Grammy-winning producer, playwright, and actor Eugene Polinsky flew clandestine missions over Nazi-occupied Belgium, France, and Norway during the war. Instead of unleashing bombs, his eight-man American crew dropped Allied agents, weapons, motorbikes, cash, and other vital supplies to resistance fighters as part of a mission called Operation Carpetbagger. “I didn’t know what I was doing then,” says Polinsky, now 99. “I didn’t know what I was carrying. I would have been terrified!”
The Carpetbaggers were the air arm of the Office of Strategic Services (OSS), the U.S. intelligence agency that ran espionage and sabotage operations. Between 1944 and 1945 the Carpetbaggers dropped more than 500 agents and some 5,000 tons of supplies into hostile territory. They flew late and low, so low that the planes’ bellies snagged tree branches. “They told us, ‘If you’re shot down, if they capture you, you’ll be shot as a spy,’ ” Polinsky says. “ ‘So don’t get shot down.’ Great advice.”
Born in Manhattan on September 11, 1920, Polinsky was the son of Russian Jewish immigrants. When he arrived in England for duty with the Eighth Air Force, his crew was assigned to stripped-down B-24 Liberators, painted black to blend into the night. Hours before a mission, the ground crew loaded supply containers into the plane’s bomb bay. Just before takeoff, agents known to the airmen only as “Joes” and “Josephines” sometimes slipped aboard.
As navigator, Polinsky squatted on a gun case toward the nose of the cramped, freezing Liberator, directing the pilot to the target. When they neared the drop zone, the pilot dipped down as low as 300 feet, and upon spotting signal lights from Allies below, the dispatcher sent the night’s load parachuting out. Back in England, officers waited and hoped the number of crews that took off the previous night would match the number that landed before the sun rose. But 42 Carpetbagger planes never returned, and 21 more were mangled beyond repair. More than 200 of Polinsky’s fellow airmen ended up missing, imprisoned, or killed in combat. “You saw the 18- and 19-year-olds come in as replacements,” Polinsky recalls. “You were an old man if you were still there at 23. If we let it bother us, it would destroy us. You had to just go on.”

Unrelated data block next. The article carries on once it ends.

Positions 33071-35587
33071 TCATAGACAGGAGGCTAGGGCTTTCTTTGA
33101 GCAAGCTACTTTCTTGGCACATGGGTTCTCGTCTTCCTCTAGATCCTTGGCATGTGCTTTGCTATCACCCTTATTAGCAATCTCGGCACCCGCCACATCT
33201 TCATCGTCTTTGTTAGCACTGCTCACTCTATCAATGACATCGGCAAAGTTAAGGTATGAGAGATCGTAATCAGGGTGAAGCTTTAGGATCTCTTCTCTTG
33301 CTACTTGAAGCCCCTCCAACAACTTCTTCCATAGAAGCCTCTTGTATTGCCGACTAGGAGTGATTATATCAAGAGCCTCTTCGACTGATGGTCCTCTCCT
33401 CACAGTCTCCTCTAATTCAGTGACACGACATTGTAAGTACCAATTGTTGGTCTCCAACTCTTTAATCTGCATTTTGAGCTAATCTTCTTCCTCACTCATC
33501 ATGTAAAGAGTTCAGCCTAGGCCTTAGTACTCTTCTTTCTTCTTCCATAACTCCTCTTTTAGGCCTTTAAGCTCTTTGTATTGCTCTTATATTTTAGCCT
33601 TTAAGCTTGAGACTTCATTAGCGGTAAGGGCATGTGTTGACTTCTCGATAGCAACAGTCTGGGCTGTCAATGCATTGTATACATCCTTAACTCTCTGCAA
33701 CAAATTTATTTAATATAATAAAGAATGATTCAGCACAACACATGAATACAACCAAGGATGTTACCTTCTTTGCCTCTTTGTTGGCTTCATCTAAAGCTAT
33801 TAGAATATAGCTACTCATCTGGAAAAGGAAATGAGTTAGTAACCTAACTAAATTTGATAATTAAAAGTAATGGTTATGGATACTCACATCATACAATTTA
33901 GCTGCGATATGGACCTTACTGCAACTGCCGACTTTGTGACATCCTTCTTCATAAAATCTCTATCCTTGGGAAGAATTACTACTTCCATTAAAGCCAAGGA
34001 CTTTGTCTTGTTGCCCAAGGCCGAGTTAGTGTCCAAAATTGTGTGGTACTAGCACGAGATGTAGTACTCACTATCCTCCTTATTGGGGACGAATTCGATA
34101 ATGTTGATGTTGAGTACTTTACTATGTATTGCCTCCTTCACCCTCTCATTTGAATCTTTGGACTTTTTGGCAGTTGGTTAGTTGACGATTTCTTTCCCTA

In August 1944, after a successful drop over Belgium, Polinsky’s crew returned from their 35th mission—the magic number for a ticket home. Their final orders were to “forget everything.” And so he did for many years.
Then, in 2001, Polinsky received a mysterious invitation to a reception in Belgium celebrating a new book about an elaborate Allied operation to liberate the Port of Antwerp in 1944. Polinsky never knew he had played an important part in the mission until his host, the former head of the Belgian resistance, told him the story. “We were friends all these years,” he said. “Only you were up in the air, and I was down on the ground.”
“You want your whole life to do something,” the veteran says. “To find out that you did it when you were just a kid and you didn’t know it, well—that’s a strange feeling.”
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